BY Richard Summerfield
The French government has won the approval of the EU for a controversial new law which grants the government more power to block takeovers of French companies in strategic industries.
The decision, announced by French economy minister Arnaud Montebourg, was based around the government’s move to extend its control over mergers and acquisitions in industries which have been deemed key to France's national interests. The new law was inspired predominantly by the deal that saw General Electric Co (GE) successfully acquire the energy assets of French group Alstom.
“The European Commission in recent days notified the French government of its approval of the decree as perfectly in line with European treaties,” said Mr Montebourg in a conference speech in France. “It was used in the GE-Alstom case. It will be used again in certain sensitive sectors such as water, health, national defence, gaming, transport, energy and telecommunications" he added.
Although the European Commission, the EU’s executive body, has approved the law, it is not willing to provide the French government with carte blanche to veto deals in the future. Indeed, the Commission has announced that it intends to closely monitor the situation in the months ahead. A spokeswoman for Europe’s financial services chief Michel Barnier wrote "We recall restrictions on free movement of capital can be justified if the objective pursued is one of public policy and public security. Any action taken to restrict free movement needs to be proportionate and serve the public interest. We will closely monitor any use of the law, i.e. systematically monitor any application of the investment screening legislation, and check in particular that it is not used to achieve purely economic objectives."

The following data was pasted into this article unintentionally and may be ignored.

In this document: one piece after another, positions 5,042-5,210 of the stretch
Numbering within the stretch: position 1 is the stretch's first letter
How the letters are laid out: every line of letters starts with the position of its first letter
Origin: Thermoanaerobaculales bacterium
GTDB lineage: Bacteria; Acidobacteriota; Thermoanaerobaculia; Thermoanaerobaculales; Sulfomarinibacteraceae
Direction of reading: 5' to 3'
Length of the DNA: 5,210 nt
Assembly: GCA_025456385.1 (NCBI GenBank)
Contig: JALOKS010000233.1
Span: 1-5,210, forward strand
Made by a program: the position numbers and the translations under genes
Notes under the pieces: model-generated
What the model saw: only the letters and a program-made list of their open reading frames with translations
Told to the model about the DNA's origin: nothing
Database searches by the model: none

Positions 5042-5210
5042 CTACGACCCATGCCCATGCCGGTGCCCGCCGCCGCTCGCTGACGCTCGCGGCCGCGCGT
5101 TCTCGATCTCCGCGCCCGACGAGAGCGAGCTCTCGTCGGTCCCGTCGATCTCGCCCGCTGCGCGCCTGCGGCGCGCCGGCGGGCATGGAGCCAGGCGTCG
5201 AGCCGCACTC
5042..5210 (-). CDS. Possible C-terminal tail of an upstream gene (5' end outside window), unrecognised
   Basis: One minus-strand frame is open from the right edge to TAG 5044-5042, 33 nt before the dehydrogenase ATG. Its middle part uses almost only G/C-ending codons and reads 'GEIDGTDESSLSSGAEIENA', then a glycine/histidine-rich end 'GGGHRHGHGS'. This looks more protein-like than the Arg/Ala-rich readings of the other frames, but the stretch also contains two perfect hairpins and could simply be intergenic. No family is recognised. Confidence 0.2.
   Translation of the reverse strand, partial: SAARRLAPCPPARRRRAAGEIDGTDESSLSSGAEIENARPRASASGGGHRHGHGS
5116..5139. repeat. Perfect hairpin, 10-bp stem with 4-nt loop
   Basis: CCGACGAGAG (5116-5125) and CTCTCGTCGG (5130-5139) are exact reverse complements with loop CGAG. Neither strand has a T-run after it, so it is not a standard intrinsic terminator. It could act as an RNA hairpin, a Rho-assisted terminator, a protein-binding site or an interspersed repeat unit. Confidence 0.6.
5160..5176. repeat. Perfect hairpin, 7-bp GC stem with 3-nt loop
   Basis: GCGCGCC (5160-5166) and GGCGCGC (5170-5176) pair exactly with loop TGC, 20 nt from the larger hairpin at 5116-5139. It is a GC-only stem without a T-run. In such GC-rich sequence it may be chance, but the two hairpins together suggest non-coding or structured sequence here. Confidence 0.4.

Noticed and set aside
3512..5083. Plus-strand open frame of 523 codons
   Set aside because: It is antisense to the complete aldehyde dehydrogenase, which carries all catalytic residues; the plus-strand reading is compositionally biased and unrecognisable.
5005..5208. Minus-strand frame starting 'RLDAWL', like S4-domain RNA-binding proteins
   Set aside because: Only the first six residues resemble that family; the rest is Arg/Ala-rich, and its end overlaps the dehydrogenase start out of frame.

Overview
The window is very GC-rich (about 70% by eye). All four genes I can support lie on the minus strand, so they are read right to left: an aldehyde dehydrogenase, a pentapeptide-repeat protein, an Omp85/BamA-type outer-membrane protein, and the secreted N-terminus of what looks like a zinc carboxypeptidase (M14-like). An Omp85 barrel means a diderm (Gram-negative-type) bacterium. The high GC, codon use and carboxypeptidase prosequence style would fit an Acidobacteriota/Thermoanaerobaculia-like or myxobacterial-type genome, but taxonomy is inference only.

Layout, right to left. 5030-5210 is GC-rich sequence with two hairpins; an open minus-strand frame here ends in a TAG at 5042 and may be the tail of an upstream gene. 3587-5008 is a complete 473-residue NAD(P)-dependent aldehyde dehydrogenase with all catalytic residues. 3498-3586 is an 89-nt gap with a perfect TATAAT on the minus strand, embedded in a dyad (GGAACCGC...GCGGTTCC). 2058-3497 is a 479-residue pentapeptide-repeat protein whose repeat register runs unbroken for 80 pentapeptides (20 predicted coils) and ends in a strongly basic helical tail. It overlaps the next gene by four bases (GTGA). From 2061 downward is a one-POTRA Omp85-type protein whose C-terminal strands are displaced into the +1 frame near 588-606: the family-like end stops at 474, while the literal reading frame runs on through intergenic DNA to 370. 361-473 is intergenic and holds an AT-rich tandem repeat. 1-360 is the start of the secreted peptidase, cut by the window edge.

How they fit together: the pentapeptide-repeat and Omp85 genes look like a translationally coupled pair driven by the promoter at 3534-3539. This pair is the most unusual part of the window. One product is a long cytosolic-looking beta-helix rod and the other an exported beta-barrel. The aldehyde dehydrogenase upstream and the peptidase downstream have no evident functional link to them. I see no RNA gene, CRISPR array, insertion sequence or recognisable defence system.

Following a protracted negotiation period, GE’s takeover of Alstom was finally approved at the end of June. The company was forced to overcome a number of hurdles in order to finally get the deal ratified. Most notably, the $17bn takeover of Alstom’s energy assets was only approved after one of Alstom’s existing shareholders, Bouygues, agreed to sell a stake in the firm to the French government. As per the government’s terms, Bouygues will be required to sell as much as 20 percent of Alstom to the state. GE beat out competition from Siemens AG and Mitsubishi Heavy Industries, which tabled a rival bid for Alstom’s assets.